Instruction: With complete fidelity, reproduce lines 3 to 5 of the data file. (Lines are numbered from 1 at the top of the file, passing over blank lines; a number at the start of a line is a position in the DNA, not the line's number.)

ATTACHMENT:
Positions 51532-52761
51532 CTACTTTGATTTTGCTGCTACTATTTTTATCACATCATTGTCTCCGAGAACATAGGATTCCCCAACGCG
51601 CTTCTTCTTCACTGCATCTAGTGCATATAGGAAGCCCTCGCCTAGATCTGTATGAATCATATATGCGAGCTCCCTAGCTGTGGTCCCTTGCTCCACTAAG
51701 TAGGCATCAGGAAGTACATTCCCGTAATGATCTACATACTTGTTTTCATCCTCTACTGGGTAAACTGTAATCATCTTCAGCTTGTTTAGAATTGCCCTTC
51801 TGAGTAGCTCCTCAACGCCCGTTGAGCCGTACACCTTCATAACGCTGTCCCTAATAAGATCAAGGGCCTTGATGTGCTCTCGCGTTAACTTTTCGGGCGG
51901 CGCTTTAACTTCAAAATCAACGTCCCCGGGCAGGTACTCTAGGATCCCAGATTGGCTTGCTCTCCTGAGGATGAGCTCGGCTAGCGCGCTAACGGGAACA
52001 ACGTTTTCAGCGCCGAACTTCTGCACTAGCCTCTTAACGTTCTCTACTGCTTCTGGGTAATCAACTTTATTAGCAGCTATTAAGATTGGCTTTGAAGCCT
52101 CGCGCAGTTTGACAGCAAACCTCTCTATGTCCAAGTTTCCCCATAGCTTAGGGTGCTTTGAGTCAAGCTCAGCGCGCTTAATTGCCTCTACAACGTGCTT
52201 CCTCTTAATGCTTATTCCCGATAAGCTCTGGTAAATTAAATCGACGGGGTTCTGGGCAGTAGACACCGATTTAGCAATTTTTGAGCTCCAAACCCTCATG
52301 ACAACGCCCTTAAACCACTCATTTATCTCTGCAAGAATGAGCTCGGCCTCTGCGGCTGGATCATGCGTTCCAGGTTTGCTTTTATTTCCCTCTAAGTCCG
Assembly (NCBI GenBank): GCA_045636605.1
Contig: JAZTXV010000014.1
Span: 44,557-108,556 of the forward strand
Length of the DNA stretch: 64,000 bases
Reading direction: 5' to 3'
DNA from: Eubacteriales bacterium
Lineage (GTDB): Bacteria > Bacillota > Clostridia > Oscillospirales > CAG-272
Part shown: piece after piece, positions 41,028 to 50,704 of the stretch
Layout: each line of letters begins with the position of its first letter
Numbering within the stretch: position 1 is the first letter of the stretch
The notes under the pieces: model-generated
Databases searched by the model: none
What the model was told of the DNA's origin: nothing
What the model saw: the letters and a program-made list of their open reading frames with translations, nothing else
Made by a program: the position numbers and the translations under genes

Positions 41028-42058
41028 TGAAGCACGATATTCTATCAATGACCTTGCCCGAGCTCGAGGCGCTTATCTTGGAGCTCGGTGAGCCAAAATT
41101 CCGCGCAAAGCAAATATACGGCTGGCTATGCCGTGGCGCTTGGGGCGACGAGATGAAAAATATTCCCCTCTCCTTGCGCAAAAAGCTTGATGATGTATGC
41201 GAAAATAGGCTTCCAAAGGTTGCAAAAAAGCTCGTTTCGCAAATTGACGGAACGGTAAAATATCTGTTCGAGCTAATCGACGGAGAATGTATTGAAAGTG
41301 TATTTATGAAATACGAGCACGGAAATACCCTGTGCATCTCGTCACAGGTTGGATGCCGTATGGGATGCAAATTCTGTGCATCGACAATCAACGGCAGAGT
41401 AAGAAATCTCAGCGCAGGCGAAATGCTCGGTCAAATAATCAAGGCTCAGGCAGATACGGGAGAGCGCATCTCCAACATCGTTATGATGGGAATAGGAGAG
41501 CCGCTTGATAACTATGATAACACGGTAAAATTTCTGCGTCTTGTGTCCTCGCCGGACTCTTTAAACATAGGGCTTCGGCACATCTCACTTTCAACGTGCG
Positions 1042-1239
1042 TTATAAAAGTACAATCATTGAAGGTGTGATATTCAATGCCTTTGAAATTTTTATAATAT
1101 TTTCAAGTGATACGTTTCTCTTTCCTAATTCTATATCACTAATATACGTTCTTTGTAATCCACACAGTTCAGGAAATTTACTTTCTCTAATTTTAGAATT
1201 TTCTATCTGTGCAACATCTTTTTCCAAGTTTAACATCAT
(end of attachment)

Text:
51601 CTTCTTCTTCACTGCATCTAGTGCATATAGGAAGCCCTCGCCTAGATCTGTATGAATCATATATGCGAGCTCCCTAGCTGTGGTCCCTTGCTCCACTAAG
51701 TAGGCATCAGGAAGTACATTCCCGTAATGATCTACATACTTGTTTTCATCCTCTACTGGGTAAACTGTAATCATCTTCAGCTTGTTTAGAATTGCCCTTC
51801 TGAGTAGCTCCTCAACGCCCGTTGAGCCGTACACCTTCATAACGCTGTCCCTAATAAGATCAAGGGCCTTGATGTGCTCTCGCGTTAACTTTTCGGGCGG